Legendary actress Mary Tyler Moore, who delighted a generation of Americans with her energetic comic performances and broke barriers with her iconic portrayal of a single career woman, died Wednesday after years of ill health. She was 80.
Moore’s eponymous sitcom — set in Minneapolis — ran for seven seasons in the 1970s and was named by Time Magazine as one of 17 shows that “changed television.”
She died in hospital in Connecticut, according to media reports, after battling diabetes for years and undergoing brain surgery in 2011.
“Today, beloved icon Mary Tyler Moore passed away at the age of 80 in the company of friends and her loving husband of over 33 years, Dr. S. Robert Levine,” her longtime representative Mara Buxbaum told AFP in a statement.
“A groundbreaking actress, producer, and passionate advocate for the Juvenile Diabetes Research Foundation, Mary will be remembered as a fearless visionary who turned the world on with her smile.”
“The Mary Tyler Moore Show” was radical in its time — featuring a single woman, living on her own, and chasing her dream as a television reporter.
It also spawned numerous spin-offs for its popular supporting cast of quirky, slightly neurotic characters, launching Moore’s behind-the-scenes career.
As top executives of MTM Enterprises, Moore and then-husband Grant Tinker created and produced “The Mary Tyler Moore Show” and its spinoffs, and were also responsible for hit shows including “Hill Street Blues,” “St. Elsewhere” and “Remington Steele.”
‘Effortless piece of cake’
“A minute’s silence as we remembered one of the true greats of TV comedy,” tweeted actor Stephen Fry, who was rehearsing on the Hollywood stage made famous by Moore’s show.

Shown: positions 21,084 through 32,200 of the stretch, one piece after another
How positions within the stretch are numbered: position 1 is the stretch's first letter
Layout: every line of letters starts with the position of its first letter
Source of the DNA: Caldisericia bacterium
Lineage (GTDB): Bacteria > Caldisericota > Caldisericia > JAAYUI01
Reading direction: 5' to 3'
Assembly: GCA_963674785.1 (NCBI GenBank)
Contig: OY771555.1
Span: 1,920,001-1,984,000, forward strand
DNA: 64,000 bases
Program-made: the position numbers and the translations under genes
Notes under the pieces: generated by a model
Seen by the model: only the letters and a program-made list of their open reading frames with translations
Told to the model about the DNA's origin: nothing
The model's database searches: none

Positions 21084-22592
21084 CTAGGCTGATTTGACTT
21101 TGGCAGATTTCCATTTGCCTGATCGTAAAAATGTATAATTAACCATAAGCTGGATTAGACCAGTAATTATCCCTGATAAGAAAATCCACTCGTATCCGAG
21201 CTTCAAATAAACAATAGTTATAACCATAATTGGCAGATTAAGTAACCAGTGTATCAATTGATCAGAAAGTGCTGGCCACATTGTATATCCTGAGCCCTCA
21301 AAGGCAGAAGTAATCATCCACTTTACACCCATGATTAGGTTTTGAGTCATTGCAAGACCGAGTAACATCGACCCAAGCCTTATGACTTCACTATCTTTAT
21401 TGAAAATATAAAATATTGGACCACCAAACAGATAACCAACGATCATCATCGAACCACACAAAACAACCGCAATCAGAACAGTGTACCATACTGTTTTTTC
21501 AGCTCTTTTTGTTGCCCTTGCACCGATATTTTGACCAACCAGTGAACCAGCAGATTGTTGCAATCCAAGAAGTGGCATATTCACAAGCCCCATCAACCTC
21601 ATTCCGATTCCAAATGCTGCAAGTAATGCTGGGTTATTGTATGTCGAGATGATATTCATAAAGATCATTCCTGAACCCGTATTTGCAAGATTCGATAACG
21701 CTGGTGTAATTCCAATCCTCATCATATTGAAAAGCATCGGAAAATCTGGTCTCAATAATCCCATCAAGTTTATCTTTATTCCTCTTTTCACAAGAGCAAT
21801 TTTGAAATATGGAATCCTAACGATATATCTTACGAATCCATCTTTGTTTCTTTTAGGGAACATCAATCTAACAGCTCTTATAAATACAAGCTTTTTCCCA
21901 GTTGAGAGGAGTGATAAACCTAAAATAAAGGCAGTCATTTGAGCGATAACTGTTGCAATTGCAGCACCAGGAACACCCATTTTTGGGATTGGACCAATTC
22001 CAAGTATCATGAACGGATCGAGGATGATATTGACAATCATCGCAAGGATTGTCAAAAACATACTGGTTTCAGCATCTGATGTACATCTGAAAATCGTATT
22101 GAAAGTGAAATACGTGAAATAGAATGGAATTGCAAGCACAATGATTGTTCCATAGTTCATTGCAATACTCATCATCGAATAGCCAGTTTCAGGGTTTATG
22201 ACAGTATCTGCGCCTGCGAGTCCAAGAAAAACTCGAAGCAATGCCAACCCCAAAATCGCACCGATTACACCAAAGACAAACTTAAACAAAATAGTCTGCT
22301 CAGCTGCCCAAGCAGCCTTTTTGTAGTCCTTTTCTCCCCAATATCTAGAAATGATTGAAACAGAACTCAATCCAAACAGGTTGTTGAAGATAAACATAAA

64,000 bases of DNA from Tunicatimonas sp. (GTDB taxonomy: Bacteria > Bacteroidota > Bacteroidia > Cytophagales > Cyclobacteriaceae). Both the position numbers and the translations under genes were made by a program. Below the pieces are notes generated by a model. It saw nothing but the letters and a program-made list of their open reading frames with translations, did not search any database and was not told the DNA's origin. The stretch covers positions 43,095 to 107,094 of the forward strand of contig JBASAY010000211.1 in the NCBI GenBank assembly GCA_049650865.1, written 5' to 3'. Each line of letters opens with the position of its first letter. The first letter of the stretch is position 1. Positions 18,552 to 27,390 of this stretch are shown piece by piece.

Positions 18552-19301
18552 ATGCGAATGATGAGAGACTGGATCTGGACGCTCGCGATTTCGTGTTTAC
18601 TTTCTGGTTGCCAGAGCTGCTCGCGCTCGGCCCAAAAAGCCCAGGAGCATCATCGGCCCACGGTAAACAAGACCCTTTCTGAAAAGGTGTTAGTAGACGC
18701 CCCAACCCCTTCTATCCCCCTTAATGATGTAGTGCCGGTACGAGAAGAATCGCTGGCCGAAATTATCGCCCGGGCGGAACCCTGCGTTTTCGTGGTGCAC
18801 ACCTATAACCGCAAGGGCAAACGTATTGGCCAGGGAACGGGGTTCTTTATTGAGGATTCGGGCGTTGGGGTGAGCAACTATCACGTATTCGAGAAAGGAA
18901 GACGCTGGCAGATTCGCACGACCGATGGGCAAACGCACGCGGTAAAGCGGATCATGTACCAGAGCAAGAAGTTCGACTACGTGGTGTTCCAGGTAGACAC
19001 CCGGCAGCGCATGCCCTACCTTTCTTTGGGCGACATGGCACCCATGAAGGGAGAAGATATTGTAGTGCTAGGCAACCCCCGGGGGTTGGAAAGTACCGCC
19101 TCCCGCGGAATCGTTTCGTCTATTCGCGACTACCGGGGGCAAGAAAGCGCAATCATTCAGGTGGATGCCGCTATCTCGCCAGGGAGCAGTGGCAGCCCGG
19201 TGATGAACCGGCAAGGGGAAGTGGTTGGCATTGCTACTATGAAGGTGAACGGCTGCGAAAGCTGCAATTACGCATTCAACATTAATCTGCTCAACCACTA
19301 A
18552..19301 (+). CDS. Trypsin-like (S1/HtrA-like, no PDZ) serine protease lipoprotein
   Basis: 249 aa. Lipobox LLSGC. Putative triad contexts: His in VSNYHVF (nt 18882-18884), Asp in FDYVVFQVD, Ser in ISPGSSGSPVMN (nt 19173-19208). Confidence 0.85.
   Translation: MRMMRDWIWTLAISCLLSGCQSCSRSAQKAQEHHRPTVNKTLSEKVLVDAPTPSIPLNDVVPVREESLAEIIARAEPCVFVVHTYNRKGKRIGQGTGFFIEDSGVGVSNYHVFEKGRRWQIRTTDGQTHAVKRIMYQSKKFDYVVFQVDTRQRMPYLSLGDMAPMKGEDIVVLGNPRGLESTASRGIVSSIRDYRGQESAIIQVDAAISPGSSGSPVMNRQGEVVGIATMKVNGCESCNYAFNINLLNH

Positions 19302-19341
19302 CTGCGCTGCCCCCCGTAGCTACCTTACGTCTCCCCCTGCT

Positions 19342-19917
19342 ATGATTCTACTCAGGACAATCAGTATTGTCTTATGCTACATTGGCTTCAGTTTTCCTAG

Michael Keaton described her as “iconic, my boss, castmate and a friend” while filmmaker Kevin Smith said she was a “tireless defender of animals, and scourge of diabetes.”
“Truly she turned the world on with her smile,” he added, referring to the lyrics of her show’s theme song.
Talk show host and actress Ellen DeGeneres said Moore “changed the world for all women” while Congresswoman Betty McCollum of Minnesota described the actress as one of the state’s “favorite honorary daughters.”
Moore’s first big break came in 1961, when she played spunky stay-at-home wife Laura Petrie on “The Dick Van Dyke Show.”
In the popular sitcom, the TV couple famously slept in separate twin-size beds, and Moore was limited to wearing capri pants in just one scene per episode.
Van Dyke said working with the “beautiful, bright and talented,” Moore was “an effortless piece of cake.”
Speaking at the 2012 Screen Actors Guild awards, where he presented Moore with a lifetime achievement award, Van Dyke said he initially had his doubts about the unknown 20-something, wondering, “Can she do comedy?”
Emmy winner, Oscar nominee
It turns out, he said, she could do “everything.” She danced, sang, did slapstick, and was such a perfect onscreen match for him, Van Dyke said, that many viewers wondered whether the couple were also married in real life.
On the big screen, Moore starred opposite Elvis Presley in “Change of Habit,” and with Julie Andrews in “Thoroughly Modern Millie.”
She earned an Oscar nomination for her role in Robert Redford’s searing family drama “Ordinary People.”
She also took home numerous Emmy awards for her television work and a Tony Award for a Broadway performance in “Whose Life Is It Anyway.”
Behind the scenes, Moore faced a number of personal difficulties, including an addiction to alcohol. Her only child, Richie, born during her first marriage to Richard Meeker, struggled with emotional issues and drug abuse.
He shot and killed himself in 1980, at age 24, in an incident that was officially deemed an accident.
Moore, who was born in New York and moved to California as a child, married her third husband, Robert Levine, in 1983. She was an active spokeswoman for animal rights and for diabetes, which she was diagnosed with in her 30s.
“(Diabetes) has taken a toll on her. She’s not well at all,” Van Dyke told the “Larry King Now” show in October 2015.
Gabrielle Carteris, president of the SAG-AFTRA actors’ union, described Moore as a “television legend” who was an agent of change at a time when independence for women was not the societal norm.